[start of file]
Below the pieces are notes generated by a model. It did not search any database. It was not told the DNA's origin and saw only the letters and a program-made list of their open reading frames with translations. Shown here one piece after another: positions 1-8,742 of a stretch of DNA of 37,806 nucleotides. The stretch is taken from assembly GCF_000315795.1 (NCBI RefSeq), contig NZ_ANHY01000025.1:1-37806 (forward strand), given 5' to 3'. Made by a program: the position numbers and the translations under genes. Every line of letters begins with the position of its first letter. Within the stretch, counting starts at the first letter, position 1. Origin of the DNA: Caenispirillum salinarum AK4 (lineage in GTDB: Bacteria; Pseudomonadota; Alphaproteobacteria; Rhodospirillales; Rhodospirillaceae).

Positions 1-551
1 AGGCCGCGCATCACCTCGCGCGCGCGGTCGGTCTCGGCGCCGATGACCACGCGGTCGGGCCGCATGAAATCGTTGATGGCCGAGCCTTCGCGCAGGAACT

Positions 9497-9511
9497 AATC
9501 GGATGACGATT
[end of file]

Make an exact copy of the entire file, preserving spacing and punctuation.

Below the pieces are notes generated by a model. It did not search any database. It was not told the DNA's origin and saw only the letters and a program-made list of their open reading frames with translations. Shown here one piece after another: positions 1-8,742 of a stretch of DNA of 37,806 nucleotides. The stretch is taken from assembly GCF_000315795.1 (NCBI RefSeq), contig NZ_ANHY01000025.1:1-37806 (forward strand), given 5' to 3'. Made by a program: the position numbers and the translations under genes. Every line of letters begins with the position of its first letter. Within the stretch, counting starts at the first letter, position 1. Origin of the DNA: Caenispirillum salinarum AK4 (lineage in GTDB: Bacteria; Pseudomonadota; Alphaproteobacteria; Rhodospirillales; Rhodospirillaceae).

Positions 1-551
1 AGGCCGCGCATCACCTCGCGCGCGCGGTCGGTCTCGGCGCCGATGACCACGCGGTCGGGCCGCATGAAATCGTTGATGGCCGAGCCTTCGCGCAGGAACT

Positions 9497-9511
9497 AATC
9501 GGATGACGATT